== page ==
Your kids can go to college without breaking the bank
Austin, TX (PRWEB) March 24, 2010
There's no escaping the fact that college prices are rising. With public college tuition expected to increase more than 6.5% in 2010, many American families feel that college is out of reach. However, two experts say that not only can recent college tuition increases be avoided, but a college education can be nearly free for most families.
"Your kids can go to college without breaking the bank," say college financial experts Doug and Robin Hewitt. The Hewitts should know: They are not only experts at finding funding for college, but they've put five children through college without spending a dime.
The Hewitts, authors of the recently released book "Free College Resource Book" (available from Prufrock Press Inc.; http://www.prufrock.com) offer the following advice for parents and students looking to fund their college educations in this tough economy.
Get started early and get organized. As Doug puts it, "The earlier, the better." Some scholarships are only open to sophomores and juniors in high school, and many contests allow students as young as eighth grade to enter. It may seem early to think about college in junior high school, but many of these contests offer savings bonds and cash prizes--all potentially valuable as back-up funds for college, especially for needed items like books, computers, and housing. As for getting organized, Robin suggests using a specialized bookmarks folder and a computer filing system, including a computerized calendar system that sends reminders to students' phones for scholarship deadlines.
Don't quit. Doug and Robin also advise being persistent and sticking it out, even when it seems like you've received nothing but rejections. As Doug notes, "You may lose out on your first five scholarship applications, but then you'll strike it big on the sixth." Robin adds that this mentality should extend to after a student's acceptance to college: "You never know what can happen; a school grant could be canceled due to lack of funding."
Don't make assumptions. One of the most common mistakes parents make is to assume they make too much money for their students to qualify for financial aid, Robin says. "Many students and parents are surprised to find out that they qualify," she adds. Deadlines for filing the FAFSA, or Free Application for Federal Student Aid, usually occur in April, and the Hewitts advise everyone to complete the form, regardless of your income--the FAFSA not only determines grants, but also the loans students are eligible for, including subsidized loans.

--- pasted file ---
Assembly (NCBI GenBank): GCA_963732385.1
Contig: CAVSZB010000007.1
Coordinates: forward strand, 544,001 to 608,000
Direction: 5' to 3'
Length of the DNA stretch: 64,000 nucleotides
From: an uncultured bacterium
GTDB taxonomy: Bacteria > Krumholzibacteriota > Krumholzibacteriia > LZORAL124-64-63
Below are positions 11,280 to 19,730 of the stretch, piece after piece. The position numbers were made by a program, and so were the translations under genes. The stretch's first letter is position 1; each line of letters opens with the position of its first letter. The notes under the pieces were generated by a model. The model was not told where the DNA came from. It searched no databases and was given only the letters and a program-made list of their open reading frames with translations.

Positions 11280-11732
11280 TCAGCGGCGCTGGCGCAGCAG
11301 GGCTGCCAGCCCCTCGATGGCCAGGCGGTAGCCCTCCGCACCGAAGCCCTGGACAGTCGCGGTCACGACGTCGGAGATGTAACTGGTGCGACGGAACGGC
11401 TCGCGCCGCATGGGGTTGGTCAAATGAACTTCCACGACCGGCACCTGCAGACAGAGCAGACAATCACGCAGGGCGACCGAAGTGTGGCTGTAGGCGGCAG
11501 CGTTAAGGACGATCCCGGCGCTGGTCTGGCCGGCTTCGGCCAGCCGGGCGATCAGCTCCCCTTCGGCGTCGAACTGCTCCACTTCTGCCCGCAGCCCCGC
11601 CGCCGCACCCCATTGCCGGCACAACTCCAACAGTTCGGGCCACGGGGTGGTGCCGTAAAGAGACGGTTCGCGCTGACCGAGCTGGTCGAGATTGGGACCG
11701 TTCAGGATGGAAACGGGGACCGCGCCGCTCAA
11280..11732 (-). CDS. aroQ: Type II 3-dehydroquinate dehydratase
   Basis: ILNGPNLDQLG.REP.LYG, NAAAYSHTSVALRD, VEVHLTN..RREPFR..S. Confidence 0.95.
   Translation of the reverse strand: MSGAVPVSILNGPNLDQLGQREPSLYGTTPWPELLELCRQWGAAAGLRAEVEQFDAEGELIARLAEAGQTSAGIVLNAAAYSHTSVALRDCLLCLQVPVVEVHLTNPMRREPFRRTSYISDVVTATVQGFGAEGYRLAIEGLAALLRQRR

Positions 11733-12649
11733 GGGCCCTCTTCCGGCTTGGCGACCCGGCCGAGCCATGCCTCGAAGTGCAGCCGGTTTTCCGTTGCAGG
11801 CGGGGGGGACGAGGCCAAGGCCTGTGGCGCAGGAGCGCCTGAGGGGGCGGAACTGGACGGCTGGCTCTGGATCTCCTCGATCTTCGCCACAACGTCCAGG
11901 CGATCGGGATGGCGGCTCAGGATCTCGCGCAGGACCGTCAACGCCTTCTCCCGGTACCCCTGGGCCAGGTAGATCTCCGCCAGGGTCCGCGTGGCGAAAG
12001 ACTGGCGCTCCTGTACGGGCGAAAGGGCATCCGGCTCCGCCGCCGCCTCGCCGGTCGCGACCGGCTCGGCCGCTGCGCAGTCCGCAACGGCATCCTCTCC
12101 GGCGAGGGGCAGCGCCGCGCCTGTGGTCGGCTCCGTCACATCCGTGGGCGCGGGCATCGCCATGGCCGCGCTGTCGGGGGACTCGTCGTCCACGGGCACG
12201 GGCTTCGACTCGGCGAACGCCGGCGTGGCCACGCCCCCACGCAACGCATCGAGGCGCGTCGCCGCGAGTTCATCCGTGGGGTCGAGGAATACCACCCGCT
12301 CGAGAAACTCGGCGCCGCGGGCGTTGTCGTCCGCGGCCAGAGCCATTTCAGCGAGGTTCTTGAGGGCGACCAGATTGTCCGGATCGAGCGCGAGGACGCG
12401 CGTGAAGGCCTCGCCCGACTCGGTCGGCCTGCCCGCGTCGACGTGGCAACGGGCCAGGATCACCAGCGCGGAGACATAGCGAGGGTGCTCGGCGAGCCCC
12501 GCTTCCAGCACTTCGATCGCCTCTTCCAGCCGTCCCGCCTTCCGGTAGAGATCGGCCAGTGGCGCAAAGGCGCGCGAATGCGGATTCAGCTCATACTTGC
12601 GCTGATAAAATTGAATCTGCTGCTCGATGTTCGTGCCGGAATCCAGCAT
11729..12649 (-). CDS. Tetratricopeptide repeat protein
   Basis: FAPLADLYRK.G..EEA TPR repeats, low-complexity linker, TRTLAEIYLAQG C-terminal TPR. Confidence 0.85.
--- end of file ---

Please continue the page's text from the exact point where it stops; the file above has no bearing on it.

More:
Small scholarships can pay off. "Some students, our children included, initially scoff at the smaller scholarships, say those for $100," Doug says. "But those scholarships can add up in a hurry, especially when those first tuition bills roll in." Robin adds that students often forget about the "little costs" of college, like books--and smaller scholarships are extremely useful for covering those lesser, but yearly, expenses.
Consider career options. With major shifts in today's job market, Doug suggests students look carefully at their future career plans. Some careers may be almost nonexistent when the student graduates or have changed dramatically. Other careers are just emerging, he adds, such as new programs related to Homeland Security and biomedicine. Often, colleges sporting new and emerging programs will offer generous scholarship packages to students who declare those areas as their major and stick with it. Robin adds that summer internship programs also can help. Their son was recently accepted into an 11-week internship in Washington, DC, that includes a $4,500 stipend and housing for the summer. "The non-monetary bonus is that he'll be doing research in a federal program, which will really boost his chance of getting into the graduate school of his choice," she notes.
Whether you're a student or a parent, the Hewitts recognize that finding college funding is tougher than ever. As Doug notes, more students are in the "college pool" with older students going back to college to enhance their potential for better jobs during the recession. They add that their book, "Free College Resource Book," includes many more resources for finding college aid; in particular, help for parents wondering "Where do we start?" In the book, they extol the value of networks and connections, especially parents pooling their knowledge and resources to help one another. As Robin notes, they like to offer their advice to others because "We've not only learned it, we've lived it."